Resource Type
Completion Time
High school and Up
Download, Share, and Remix
Ann Linsley
Internet access
General Life Science
Organisms and Their Environments
General Environmental Studies
General Polar Science
Climate Change


Case studies provide a brief overview or examination of events that impact or alter the way people function and live day to day within the human and physical environment. They help by providing students with “real world” examples that relate to the theoretical content they are studying.


Students will prepare a case study illustrating the impact of invasive species in the Antarctic realm. The students will present their study to class members.


Students will be expected to prepare for the class discussion by analyzing the background data and presenting the facts and data to explain the situation in an environmental and anthropogenic perspective. A good case study provides several key elements:

  • It tells a story.

  • It focuses on a conflict within the human environment.

  • It is timely, recently occurring or on-going.

  • It creates a human sentiment of volunteerism and sympathy.

  • It includes cited commentary from all parties.

  • It is relevant to the reader and the area of study.

  • It presents a conflict provoking discussion.

  • It is short, concise and to the point.


  1. In groups of 2, select one of the topics and define your focus.

    • Topic A: Challenge to biodiversity – shift in species, loss or abundance of native species causing an imbalance in a biome, specific place, specific biome. This can come about as a result of human interaction presently or historically.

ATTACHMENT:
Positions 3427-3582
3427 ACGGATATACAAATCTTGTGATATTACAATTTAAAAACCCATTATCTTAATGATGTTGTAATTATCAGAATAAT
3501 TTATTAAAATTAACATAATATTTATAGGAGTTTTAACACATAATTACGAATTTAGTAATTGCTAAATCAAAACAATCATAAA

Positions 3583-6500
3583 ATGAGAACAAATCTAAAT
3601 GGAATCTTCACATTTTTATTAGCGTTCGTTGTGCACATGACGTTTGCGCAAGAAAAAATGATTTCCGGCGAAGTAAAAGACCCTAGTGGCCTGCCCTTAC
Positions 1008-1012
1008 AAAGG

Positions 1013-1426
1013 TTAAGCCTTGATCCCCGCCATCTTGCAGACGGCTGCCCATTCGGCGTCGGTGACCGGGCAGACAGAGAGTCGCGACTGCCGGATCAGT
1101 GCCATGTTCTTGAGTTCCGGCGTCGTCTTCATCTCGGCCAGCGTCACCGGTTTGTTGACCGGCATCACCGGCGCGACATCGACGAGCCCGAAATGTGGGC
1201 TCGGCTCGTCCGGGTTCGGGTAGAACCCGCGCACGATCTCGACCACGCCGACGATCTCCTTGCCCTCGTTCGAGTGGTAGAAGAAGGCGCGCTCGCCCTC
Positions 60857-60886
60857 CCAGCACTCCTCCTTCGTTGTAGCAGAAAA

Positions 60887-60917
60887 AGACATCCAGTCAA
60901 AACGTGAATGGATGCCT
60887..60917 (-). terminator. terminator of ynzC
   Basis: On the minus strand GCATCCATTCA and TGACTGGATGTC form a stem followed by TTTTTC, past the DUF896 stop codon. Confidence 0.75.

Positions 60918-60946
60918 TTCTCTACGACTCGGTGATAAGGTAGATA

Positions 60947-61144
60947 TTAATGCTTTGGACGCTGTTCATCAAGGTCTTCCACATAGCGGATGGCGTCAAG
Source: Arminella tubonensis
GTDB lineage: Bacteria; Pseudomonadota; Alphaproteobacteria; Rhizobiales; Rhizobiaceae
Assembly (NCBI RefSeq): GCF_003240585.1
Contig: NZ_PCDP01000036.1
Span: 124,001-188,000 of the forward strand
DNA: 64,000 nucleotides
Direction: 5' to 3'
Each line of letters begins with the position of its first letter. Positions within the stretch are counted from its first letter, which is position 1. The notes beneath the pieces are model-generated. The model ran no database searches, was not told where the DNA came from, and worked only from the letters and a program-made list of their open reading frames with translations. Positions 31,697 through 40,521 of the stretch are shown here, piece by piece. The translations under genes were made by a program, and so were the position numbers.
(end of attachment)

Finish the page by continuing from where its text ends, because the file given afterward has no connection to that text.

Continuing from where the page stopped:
• Topic B: Invasive Species: specific species not native to the Antarctic region; spider crabs, blue grasses, mites, lichens, seeds,….

  2. Locate and develop a quick and concise understanding of the topic you selected. Use the following questions:

    1. What is the conflict and who are the parties involved?
    2. What is the cause of the challenge/ invasive species? What is the relevant historical context?

    3. How long has the situation existed? Is it uncontrollable?

    4. Who is affected? Impact of the species? What is the effect?

    5. Where is this species most prevalent? And what is the spatial extent? What is the geographic perspective?

    6. What is the scale of the impact? Local, Regional, National, Global

    7. Why does the situation continue and are there any contrary opinions?

    8. Are there any legal or governmental actions/ laws/ enforcements/penalties

    9. Economic impact of the species or loss of the species

    10. What is the world response? And by whom?

      a. Governments? b. NGO/ environmental advocacy groups?

  3. Design the case study presentation. The idea is to be concise and to the point- maximizing the space with the most important VISUAL information on the topic, without losing content and implications.

  4. Pictures of the impact, species, loss of species, action activities are essential.

  5. Map of spatial impact is required.

What to do:

Power Point Slide Case-Study